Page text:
Factors Responsible for the Changes and Development Among Religious Groups in the Caribbean

Topics: Rastafari movement, Haile Selassie I of Ethiopia, Marcus Garvey Pages: 3 (1052 words) Published: April 11, 2013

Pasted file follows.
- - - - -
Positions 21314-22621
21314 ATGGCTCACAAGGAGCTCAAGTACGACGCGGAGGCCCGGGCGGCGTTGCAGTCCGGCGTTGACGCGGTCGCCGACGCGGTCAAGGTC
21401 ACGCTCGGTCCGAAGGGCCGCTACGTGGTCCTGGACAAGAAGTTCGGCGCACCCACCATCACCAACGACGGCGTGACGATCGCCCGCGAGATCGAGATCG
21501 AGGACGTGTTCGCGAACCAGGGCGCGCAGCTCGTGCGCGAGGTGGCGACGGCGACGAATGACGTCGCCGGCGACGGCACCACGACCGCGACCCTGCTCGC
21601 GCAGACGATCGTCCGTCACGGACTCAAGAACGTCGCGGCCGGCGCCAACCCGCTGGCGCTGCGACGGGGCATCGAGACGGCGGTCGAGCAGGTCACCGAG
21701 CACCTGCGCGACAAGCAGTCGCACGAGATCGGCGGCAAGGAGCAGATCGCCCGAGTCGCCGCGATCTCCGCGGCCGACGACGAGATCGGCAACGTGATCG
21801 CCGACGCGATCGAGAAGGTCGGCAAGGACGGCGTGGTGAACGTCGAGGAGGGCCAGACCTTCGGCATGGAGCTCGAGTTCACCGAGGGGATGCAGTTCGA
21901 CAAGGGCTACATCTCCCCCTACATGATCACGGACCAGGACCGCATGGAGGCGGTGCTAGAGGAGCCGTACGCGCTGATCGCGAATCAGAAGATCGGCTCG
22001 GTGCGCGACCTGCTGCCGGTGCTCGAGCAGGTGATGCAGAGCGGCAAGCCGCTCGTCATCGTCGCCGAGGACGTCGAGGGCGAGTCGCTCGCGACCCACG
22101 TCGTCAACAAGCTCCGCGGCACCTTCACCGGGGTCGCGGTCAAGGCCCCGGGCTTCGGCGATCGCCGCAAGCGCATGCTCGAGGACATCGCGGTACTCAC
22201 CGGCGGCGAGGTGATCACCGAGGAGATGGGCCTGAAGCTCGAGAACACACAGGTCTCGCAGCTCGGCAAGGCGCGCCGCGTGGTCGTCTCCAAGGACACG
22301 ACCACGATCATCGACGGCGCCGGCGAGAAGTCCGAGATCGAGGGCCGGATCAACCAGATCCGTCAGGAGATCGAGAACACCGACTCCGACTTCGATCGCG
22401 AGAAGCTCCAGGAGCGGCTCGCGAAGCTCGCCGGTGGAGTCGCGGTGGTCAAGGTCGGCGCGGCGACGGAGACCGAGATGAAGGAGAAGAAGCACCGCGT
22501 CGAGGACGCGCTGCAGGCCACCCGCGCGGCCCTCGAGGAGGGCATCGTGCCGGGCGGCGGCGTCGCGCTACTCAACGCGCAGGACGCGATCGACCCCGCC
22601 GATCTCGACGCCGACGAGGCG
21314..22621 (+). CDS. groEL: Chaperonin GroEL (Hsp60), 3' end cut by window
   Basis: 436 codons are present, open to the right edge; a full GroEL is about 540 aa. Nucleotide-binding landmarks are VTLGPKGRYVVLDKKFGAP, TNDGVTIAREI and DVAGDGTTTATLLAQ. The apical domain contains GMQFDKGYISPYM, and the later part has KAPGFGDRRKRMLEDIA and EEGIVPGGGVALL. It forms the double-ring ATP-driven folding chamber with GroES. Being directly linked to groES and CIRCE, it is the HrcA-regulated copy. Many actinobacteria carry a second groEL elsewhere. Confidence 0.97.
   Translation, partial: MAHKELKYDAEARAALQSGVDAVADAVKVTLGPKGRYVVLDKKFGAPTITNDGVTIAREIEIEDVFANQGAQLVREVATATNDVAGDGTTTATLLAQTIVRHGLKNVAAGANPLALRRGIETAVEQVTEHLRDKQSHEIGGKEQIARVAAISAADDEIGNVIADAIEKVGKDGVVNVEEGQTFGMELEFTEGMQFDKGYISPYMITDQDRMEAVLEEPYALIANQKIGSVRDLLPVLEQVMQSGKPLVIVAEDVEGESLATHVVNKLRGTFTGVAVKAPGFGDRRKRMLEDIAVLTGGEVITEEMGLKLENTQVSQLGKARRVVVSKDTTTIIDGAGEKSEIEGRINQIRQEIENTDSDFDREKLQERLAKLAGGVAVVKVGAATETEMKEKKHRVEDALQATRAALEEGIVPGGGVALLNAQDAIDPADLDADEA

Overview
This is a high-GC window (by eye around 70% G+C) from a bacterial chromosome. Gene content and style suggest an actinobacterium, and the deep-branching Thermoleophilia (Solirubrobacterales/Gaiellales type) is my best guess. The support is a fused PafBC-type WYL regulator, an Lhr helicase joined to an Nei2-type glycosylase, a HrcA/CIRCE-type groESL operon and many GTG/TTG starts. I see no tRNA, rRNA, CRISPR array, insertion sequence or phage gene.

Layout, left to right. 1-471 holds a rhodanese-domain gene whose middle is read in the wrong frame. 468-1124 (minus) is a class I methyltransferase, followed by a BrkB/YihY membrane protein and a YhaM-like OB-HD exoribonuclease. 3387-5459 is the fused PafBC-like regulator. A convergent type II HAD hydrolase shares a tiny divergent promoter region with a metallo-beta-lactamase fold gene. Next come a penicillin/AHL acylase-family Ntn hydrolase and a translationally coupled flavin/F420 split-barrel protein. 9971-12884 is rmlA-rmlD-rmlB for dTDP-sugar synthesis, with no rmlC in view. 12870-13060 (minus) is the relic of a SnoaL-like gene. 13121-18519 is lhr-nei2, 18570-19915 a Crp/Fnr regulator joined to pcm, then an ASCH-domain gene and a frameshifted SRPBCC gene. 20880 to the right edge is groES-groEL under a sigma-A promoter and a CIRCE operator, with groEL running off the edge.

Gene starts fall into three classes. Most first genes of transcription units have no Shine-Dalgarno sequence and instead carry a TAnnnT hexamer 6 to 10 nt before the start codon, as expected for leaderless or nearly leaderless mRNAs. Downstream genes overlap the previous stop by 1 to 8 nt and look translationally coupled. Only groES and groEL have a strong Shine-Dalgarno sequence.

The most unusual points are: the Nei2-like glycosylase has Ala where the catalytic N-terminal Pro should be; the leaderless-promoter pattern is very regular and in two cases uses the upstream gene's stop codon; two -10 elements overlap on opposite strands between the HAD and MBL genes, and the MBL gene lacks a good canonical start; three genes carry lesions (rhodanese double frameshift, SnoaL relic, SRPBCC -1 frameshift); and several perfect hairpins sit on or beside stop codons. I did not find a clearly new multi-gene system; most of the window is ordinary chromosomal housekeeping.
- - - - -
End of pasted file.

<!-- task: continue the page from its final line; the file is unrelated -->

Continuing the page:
The Caribbean has been described as a ‘melting pot’ meaning as a region it has a cornucopia of different cultures coexisting in relative harmony. One such example is religion. Due to various sociological factors there have been a plethora of changes and developments to contemporary religion giving rise to syncretic religion such as the Rastafarian faith in Jamaica. This essay serves to inform the reader on the social and historical factors which led to the creation of the faith and to examine the beliefs, regulations, and behaviours of the aforementioned. The movement was founded by Leonard Howell in 1933 modeling Marcus Garvey’s philosophy of black consciousness (Mustapha, 2009). During this time period ‘blackness’ was something looked down upon and the mindset of white superiority was prevalence is almost every aspect of Jamaican life, even religion. The contemporary Christian church at the time, namely the Roman Catholic and Anglican church viewed God in a Eurocentric point of view. They depicted Jesus Christ was the quintessential Caucasian male thus only stressing the supposed superiority of white people. Howell rejected that ideology by claiming that Christ was black. He also believed that Marcus Garvey’s prophecy of a black king had been fulfilled with the crowing of Ras Tafari Makonnen or Haile Selassie II of then Abyssinia and that he should be revered and worshipped. Also, the 1930’s was a time of great social unrest. The then majority lower class Afro-Caribbean workers were rebelling against the unfair labour laws which disadvantaged them and the poor standard of living the West Indians were experiencing. The Rastas used this as a selling point to emphasize that the white men are the ‘downpressors’ and that black people should emancipate themselves from mental slavery. Rastafarianism was developed to give an identity to a people without an identity. Howell like Garvey promoted ‘black consciousness’ and encouraged black people to be proud of their...
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